Vaccine production and immunization of the susceptible population against novel coronavirus (COVID-19) is the most important public health strategy in controlling and preventing the spread of disease. Considering the absence of a vaccine for COVID-19, physicians have to treat symptomatically using potential antiviral drugs (e.g. Tadalafil, Atorvastatin, Telmisartan, Ribavirin, Dipyridamole, Chloroquine phosphate and so forth). In such circumstances, the main question may arise on how we can change the epidemiologic trend of COVID-19 disease and reduce the morbidity and mortality rates associated with it. Definitely, self-care measures, paying attention to the recommendations of world health organization, establishing syndromic surveillance system, quarantine and the like can be useful and effective in this regard. Concomitant with the increase of our knowledge in different aspects of COVID-19 as an emerging disease, the authors of this paper would like to present a novel hypothesis in an attempt to bring scientists (especially immunologists) one step closer to producing a vaccine for COVID-19 disease. The evidence from previously published studies has shown that morbidity and risk of mortality are significantly lower at younger age and children (< 10-years-old) than older age and adults [1-5]. Due to co-morbidity with other disease, it is sensible to have a higher risk of mortality among older people afflicted with COVID-19. However, the skeptical and questionable issue is why the COVID-19 disease has not had heavy progression or fatality in the children from the beginning of the current COVID-19 pandemic. Do children have a protective factor against the disease that adults lack? In the present article, a novel hypothesis suggests that antibody titer in one of the routine viral vaccines of children may reduce the virulence related to COVID-19 virus. It is unknown to us which of these routine vaccines creates this effect. Perhaps one of the reasons for higher fatality of COVID-19 virus in the elderly and adults is that they have not been vaccinated, the routine vaccination history in such people is incomplete or their antibody titers have decreased with the passage of time. As a result, their immune system has been attenuated against the COVID-19 virus.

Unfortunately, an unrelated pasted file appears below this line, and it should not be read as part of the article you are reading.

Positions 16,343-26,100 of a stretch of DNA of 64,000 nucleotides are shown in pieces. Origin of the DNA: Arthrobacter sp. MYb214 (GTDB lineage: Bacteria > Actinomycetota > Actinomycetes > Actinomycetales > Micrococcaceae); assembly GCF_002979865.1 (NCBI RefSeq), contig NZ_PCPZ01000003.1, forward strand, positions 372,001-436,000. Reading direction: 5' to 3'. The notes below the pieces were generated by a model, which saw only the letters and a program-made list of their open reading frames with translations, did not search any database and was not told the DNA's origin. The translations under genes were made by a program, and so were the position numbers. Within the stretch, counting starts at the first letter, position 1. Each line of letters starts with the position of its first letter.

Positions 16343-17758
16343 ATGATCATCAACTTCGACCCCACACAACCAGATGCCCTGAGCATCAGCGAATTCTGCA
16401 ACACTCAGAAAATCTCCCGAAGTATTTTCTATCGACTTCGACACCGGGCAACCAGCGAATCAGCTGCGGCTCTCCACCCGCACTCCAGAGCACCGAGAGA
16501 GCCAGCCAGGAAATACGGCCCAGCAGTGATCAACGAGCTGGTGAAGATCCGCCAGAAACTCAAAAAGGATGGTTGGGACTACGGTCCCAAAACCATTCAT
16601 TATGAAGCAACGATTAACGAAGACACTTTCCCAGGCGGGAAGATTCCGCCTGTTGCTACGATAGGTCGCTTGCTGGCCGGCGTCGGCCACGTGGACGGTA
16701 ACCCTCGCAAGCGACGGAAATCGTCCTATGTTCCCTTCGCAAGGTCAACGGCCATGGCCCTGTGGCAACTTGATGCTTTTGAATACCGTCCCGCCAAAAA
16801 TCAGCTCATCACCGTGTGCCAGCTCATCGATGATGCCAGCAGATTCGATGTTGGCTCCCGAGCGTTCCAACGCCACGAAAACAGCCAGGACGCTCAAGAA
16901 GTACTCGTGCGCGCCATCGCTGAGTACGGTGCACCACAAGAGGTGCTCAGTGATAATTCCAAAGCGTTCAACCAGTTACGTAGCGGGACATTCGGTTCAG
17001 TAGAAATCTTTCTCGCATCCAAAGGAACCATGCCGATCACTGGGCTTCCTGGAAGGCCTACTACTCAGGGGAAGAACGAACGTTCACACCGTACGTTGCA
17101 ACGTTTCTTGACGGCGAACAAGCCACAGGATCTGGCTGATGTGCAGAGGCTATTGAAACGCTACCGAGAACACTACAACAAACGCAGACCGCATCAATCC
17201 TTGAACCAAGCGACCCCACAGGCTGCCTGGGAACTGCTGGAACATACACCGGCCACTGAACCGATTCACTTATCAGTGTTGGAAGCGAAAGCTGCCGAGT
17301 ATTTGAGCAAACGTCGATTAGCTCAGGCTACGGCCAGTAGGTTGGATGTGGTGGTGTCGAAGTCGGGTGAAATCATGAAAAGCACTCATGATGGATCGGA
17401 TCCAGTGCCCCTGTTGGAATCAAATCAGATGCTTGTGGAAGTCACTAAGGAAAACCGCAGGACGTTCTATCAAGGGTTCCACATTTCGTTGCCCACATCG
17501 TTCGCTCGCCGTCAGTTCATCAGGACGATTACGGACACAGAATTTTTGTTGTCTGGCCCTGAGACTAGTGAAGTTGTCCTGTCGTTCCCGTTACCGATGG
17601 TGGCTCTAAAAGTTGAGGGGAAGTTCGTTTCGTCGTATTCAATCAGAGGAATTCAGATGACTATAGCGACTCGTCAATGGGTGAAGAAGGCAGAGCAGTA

It is necessary to examine this hypothesis in a case-control seroepidemiologic study. The authors suggest that in countries affected by COVID-19 disease, the vaccination history of people with and without COVID-19 disease be checked in terms of receiving or not receiving routine viral vaccine and their level of antibody titers be examined. We surmise that the antibody elicited by measles vaccine in children reduces the adhesion ability (avidity) of new coronavirus antigens to cell receptors because the epidemiological aspects of measles virus (for example the virus is so contagious and can remain on surface for more than two hours and also patients with measles can feel healthy but spread the disease and so forth) are similar to COVID-19 virus.
Vaccine; COVID-19; Coronavirus
Author 1 JA -searching data, wrote manuscript, acted as corresponding author and editing the manuscript and supervision of the manuscript. Author 2 KM -searching data, wrote manuscript, acted as corresponding author and editing the manuscript and supervision of the manuscript.
No conflict of interest.
This article is dedicated to all doctors, nurses, and healthcare workers who are now fighting with COVID-19 pandemic and those who have perished from the disease all over the world, especially Dr. Li Wenliang, an ophthalmologist who warned for the first time about the outbreak of COVID-19. Peace be upon his soul.